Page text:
The grave of a war casualty has been traced to St Florence.
Harold Berkeley Beynon, of Penally, who lost his life following the First World War, recently had his death accepted for commemoration by the Commonwealth War Graves Commission (CWGC).
Now evidence has come to light that Harold's final resting place is in the Beynon family plot at St Florence churchyard.
Harold survived death, in August 1915, on the beaches of Suvla Bay on the Gallipoli peninsula, only to contract malaria when the remnants of his battalion were transferred to Salonika. He was repatriated for treatment, but his service papers, uncovered by Steve John of the Pembroke County War Memorial Project, show that he was eventually discharged from the Army in 1919 due to malaria. Soon after, on May 6th, 1919, Harold died of meningitis and encephalitis.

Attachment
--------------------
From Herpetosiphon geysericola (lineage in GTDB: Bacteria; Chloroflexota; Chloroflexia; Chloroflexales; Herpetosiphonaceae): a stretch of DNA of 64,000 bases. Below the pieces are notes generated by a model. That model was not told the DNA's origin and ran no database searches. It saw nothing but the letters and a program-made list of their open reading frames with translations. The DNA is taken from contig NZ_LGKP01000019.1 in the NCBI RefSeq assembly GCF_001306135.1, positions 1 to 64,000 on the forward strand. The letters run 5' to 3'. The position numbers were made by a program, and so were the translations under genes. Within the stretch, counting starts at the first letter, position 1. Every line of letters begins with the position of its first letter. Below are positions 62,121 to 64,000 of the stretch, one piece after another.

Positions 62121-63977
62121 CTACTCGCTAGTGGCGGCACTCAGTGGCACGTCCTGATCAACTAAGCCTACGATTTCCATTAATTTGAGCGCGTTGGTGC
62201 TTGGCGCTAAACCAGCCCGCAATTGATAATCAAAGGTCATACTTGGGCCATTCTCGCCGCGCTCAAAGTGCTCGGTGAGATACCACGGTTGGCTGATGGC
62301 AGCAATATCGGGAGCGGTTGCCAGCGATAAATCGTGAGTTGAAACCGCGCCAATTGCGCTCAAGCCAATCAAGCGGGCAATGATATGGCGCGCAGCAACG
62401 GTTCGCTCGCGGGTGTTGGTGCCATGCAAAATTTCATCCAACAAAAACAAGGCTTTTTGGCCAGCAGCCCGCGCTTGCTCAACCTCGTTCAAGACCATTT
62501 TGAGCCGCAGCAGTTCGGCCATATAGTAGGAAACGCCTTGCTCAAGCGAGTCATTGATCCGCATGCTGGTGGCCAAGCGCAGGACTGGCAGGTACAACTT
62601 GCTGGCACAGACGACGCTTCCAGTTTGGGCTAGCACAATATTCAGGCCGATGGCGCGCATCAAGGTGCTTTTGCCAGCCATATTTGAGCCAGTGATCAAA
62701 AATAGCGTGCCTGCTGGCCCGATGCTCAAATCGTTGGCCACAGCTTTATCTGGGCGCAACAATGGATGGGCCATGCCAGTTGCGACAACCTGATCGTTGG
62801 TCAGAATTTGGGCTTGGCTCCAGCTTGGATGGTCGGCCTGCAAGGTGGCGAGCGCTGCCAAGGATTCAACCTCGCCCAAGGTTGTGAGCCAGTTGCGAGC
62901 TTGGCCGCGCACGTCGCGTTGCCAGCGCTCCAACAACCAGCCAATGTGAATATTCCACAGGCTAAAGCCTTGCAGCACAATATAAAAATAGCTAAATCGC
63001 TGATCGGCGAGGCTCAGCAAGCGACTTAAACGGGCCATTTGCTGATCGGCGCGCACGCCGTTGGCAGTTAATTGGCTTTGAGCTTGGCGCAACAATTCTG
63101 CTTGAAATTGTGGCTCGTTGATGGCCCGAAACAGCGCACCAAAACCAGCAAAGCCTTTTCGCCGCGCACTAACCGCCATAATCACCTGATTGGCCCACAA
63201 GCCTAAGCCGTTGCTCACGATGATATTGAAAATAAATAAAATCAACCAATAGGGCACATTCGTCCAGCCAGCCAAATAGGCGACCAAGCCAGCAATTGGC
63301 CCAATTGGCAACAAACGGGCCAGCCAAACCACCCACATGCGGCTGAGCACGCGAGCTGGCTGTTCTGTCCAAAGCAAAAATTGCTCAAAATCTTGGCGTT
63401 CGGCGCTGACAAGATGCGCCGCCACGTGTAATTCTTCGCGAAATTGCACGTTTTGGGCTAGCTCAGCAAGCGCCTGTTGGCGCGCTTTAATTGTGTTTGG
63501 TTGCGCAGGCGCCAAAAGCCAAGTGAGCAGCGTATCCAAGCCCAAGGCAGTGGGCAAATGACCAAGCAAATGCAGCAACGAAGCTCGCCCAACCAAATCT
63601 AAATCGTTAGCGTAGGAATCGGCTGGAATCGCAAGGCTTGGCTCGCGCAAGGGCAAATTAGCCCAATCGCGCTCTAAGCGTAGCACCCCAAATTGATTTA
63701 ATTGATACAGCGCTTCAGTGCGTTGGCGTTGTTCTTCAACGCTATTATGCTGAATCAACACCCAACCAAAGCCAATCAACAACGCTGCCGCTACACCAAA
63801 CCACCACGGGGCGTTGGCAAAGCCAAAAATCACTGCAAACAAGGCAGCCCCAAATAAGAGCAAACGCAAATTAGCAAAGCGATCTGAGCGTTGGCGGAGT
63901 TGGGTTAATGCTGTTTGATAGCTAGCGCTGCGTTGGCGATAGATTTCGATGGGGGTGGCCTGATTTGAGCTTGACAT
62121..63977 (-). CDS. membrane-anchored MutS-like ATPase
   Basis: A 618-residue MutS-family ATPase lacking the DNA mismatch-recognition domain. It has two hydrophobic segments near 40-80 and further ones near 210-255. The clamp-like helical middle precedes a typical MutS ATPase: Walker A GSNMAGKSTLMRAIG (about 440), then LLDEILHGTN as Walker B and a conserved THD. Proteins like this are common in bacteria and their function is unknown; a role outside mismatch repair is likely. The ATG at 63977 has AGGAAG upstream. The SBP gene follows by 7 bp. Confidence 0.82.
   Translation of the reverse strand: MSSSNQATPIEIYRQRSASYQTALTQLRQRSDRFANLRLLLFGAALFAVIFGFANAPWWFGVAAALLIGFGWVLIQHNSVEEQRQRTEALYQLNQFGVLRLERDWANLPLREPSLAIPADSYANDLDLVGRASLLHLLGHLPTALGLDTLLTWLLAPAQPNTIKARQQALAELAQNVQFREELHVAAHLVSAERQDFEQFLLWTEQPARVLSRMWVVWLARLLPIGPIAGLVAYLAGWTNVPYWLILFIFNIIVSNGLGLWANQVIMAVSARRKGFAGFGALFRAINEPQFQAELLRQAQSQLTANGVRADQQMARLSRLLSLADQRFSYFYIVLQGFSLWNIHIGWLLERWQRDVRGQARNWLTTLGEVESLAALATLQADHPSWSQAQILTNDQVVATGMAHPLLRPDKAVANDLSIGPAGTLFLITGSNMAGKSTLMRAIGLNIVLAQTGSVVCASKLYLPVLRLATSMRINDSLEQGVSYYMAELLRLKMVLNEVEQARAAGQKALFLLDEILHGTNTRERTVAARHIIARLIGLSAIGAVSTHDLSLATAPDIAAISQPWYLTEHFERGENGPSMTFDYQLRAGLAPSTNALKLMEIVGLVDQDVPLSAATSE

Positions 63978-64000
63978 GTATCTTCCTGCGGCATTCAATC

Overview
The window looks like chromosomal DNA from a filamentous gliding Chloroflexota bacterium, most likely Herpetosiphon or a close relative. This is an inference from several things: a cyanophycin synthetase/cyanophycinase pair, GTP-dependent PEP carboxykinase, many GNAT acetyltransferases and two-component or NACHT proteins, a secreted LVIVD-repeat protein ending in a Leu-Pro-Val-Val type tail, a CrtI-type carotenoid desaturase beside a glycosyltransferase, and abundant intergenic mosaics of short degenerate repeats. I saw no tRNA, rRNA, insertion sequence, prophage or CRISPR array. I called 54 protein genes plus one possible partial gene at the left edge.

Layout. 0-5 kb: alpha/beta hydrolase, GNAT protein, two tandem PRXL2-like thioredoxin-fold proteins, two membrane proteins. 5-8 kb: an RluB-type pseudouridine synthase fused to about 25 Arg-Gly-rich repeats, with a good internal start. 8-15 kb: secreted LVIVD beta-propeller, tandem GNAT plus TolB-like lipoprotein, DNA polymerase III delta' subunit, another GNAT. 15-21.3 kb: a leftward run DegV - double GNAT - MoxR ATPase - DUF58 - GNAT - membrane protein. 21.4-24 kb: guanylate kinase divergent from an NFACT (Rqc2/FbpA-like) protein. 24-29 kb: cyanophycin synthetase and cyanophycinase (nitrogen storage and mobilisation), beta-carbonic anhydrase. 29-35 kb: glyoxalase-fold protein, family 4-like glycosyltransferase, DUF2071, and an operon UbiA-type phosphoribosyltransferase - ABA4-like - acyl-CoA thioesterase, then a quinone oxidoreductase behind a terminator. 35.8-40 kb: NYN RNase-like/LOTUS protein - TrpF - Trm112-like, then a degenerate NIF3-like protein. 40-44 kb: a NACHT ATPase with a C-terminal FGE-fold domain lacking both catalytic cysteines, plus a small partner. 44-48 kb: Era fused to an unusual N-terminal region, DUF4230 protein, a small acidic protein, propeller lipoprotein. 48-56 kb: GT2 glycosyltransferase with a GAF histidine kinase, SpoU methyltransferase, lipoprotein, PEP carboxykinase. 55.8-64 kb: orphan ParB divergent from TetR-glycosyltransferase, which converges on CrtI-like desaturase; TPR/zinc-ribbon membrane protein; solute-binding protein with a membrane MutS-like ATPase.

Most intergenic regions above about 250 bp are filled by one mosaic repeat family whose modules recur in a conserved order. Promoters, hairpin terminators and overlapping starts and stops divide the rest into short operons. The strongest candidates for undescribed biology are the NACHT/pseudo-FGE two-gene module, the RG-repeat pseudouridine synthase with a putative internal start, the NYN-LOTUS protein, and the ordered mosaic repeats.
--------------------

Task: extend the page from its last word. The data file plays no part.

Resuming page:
Enquiries made by Rev Shirley Rayner of the congregation at St Florence failed either to find records relating to the burial of Harold at the church or make contact with any living relations.
Said Mr John: “We eventually managed to locate burial records at the Pembrokeshire Records Office in Haverfordwest showing that Harold was buried in St Florence churchyard on May 10th, 1919. It means that we can now formally ask the CWGC to complete their commemoration records to show where he is buried.”
“I am grateful to Rev Rayner and to members of her church their help in ensuring that Harold receives the tribute he should have received 90 years ago.
"As we approach the centenary of the start of the First World War in 2014, it would be great if on reading this a family member or someone who knows the family could contact me via firstname.lastname@example.org and provide additional information on Harold or even a photograph of him.”